Bristol eyes police district expansion

BRISTOL — Bristol officials have decided it’s time to take another look at expanding the Bristol Police Department’s coverage area to include the entire town.
“We have to make a decision in four years about our building,” Bristol Police Chief Bruce Nason told the town selectboard on Monday, referring to the lease on the BPD’s current headquarters in the Bristol Works Complex, which expires in 2023. “If we are thinking about (expanding) town-wide and we are able to do that, that should (happen) first.”
Currently the BPD polices roughly one square mile of Bristol Village. The expansion would increase the department’s geographic coverage more than 40-fold.
A lot has to get figured out first, however, so at Nason’s request the selectboard on Monday night authorized the formation of a Police Townwide Study Committee, which will be tasked with determining the feasibility, voter support and possible timeline for the expansion.
The committee won’t be starting from scratch, however.
Led by Bristol resident Jim Quaglino, the Bristol Police Advisory Board — a separate, long-standing committee — has studied the issue in the past.
In 2012 the Advisory Board surveyed 1,139 Bristol voters about expanding the BPD into a town-wide police force and found that 50.6 percent approved, 21.8 percent were opposed and 27.7 percent were undecided.
Quaglino shared the Advisory Board’s work with then Bristol Police Chief Kevin Gibbs, but there was no further action.
The new Police Townwide Study Committee will be able to use the Advisory Board’s work as a foundation, updating it and adding to it where necessary.
“I know that this is something that we’ve been looking for for I don’t know how many years,” said selectboard member John “Peeker” Heffernan on Monday night. To his knowledge, he added, the selectboard had never seen any information about it from former chief Gibbs. “So I’m happy to see this.”
According to a preliminary timeline proposed by Chief Nason, the committee would begin meeting in September and make a recommendation to the selectboard by the end of October. Nason suggested scheduling a town-wide vote on the issue in January 2020 so that it would be fresh in voters’ minds ahead of budget votes on Town Meeting Day.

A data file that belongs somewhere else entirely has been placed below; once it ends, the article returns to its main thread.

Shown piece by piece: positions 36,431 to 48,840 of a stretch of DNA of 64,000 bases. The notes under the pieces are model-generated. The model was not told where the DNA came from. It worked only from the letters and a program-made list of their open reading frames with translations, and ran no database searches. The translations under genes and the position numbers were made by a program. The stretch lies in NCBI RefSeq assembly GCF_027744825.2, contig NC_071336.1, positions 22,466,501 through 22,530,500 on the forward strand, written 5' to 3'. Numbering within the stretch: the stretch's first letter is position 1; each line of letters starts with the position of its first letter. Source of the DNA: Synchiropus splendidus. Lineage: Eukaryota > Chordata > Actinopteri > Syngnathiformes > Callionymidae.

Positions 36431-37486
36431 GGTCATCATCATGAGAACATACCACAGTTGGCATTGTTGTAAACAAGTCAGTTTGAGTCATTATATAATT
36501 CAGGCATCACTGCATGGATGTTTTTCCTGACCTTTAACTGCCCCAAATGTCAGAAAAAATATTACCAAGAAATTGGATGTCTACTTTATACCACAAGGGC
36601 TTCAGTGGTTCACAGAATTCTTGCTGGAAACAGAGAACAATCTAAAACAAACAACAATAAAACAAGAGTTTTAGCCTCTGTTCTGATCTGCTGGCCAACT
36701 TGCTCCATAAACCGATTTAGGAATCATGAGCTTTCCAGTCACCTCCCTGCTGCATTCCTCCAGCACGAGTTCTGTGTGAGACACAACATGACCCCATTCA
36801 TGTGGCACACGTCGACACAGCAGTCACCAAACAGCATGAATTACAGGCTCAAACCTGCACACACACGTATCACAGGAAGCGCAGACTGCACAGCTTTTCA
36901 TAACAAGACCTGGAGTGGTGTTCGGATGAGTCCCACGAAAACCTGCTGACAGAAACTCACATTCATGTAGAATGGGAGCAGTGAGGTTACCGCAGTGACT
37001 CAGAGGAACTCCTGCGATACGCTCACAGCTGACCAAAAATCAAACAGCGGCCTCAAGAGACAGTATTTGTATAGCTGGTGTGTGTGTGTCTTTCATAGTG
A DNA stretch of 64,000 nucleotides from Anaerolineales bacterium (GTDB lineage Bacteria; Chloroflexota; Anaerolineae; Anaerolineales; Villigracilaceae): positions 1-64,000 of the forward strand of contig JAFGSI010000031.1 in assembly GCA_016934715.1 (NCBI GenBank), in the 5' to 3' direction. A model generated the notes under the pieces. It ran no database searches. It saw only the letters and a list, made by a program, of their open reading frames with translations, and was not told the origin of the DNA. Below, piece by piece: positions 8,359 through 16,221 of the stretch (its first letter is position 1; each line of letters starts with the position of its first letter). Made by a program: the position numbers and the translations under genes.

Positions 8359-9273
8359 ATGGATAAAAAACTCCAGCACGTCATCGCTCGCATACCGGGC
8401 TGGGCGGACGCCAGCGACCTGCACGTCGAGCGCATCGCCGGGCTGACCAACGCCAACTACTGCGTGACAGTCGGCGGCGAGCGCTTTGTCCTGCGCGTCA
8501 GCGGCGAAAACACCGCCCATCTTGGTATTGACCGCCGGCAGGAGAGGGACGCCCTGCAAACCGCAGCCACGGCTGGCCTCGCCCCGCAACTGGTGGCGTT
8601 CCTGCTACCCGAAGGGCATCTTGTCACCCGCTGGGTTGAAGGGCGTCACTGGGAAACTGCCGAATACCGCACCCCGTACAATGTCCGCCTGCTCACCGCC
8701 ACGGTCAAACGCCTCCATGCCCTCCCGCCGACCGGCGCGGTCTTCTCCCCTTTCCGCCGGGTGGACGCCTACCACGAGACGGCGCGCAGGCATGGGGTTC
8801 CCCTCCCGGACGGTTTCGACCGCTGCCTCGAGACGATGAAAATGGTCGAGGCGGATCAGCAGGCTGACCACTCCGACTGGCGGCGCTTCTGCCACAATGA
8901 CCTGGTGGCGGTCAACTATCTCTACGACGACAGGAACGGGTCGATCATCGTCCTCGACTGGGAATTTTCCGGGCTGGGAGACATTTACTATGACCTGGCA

Though Bristol Town Administrator Valerie Capels thought Nason’s schedule might be “a bit ambitious,” she acknowledged that time is of the essence.
“If the plan is for (the BPD) to move to a new facility, that planning needs to begin as soon as possible regardless of whether a town-wide expansion is approved, but it would be important to know what capacity to plan for,” Capels wrote in an Aug. 16 report.
Selectboard member Peter Coffey gave Nason’s schedule a thumbs-up.
“I like the timeline because for 16 years wheels have been spinning,” he said on Monday. “But obviously, just like anything else, we’ve got to have some very solid numbers, because people aren’t going to vote if they don’t have solid numbers.”
Several members of the selectboard and public were adamant on Monday that expanding the BPD’s geographic coverage should not necessarily translate into an expansion of the department itself.
“I don’t buy the direct corollary that town-wide expansion automatically requires more personnel and cars,” said Bristol resident and business owner John Moyer.
In 2012, when the Advisory Board surveyed citizens about BPD expansion, the department had recently been reduced from four officers to three and was operating with a budget of $343,728.
Currently the BPD employs five officers (three full-time and two part-time) and operates with a budget of $468,769. The force has two police cruisers, Nason told the Independent.
The BPD budget is funded by Police District residents, who also pay their share, through town taxes, of the $10,000 that is budgeted for town contracted patrols and the $5,400 that is budgeted for non-district police calls.
In 2018 the BPD responded to 2,881 incidents, an increase of 862 (or 43 percent) over the year before.
For town residents who live outside the Bristol Police District, the Vermont State Police serve as the primary law enforcement agency.
A few of those non-district residents will get an opportunity to contribute to the expansion conversation as members of the new study committee.
It’s unlikely, however, that members of the long-standing Bristol Police Advisory Board will sign up for the new committee, Quaglino said Monday night, though he acknowledged that under the right circumstances he might be willing to volunteer.
“But it’s up to you guys,” he told the selectboard. “If you want fresh meat, go ahead.”
Reach Christopher Ross at [email protected].

Share this story:

More News

Fish & Wildlife bill gets mixed reviews

At Monday’s Legislative Breakfast, local hunting and trapping enthusiasts grilled Sen. Chr … (read more)

Homepage Featured News

Middlebury struggles with aging water pipes

Middlebury officials are working on a 10-year plan for upgrading the community’s 54-mile m … (read more)


Major Starksboro sugarworks changes hands

Sugarmaker Dave Folino has spent over four decades tapping trees in the woods of Starksbor … (read more)

Share this story: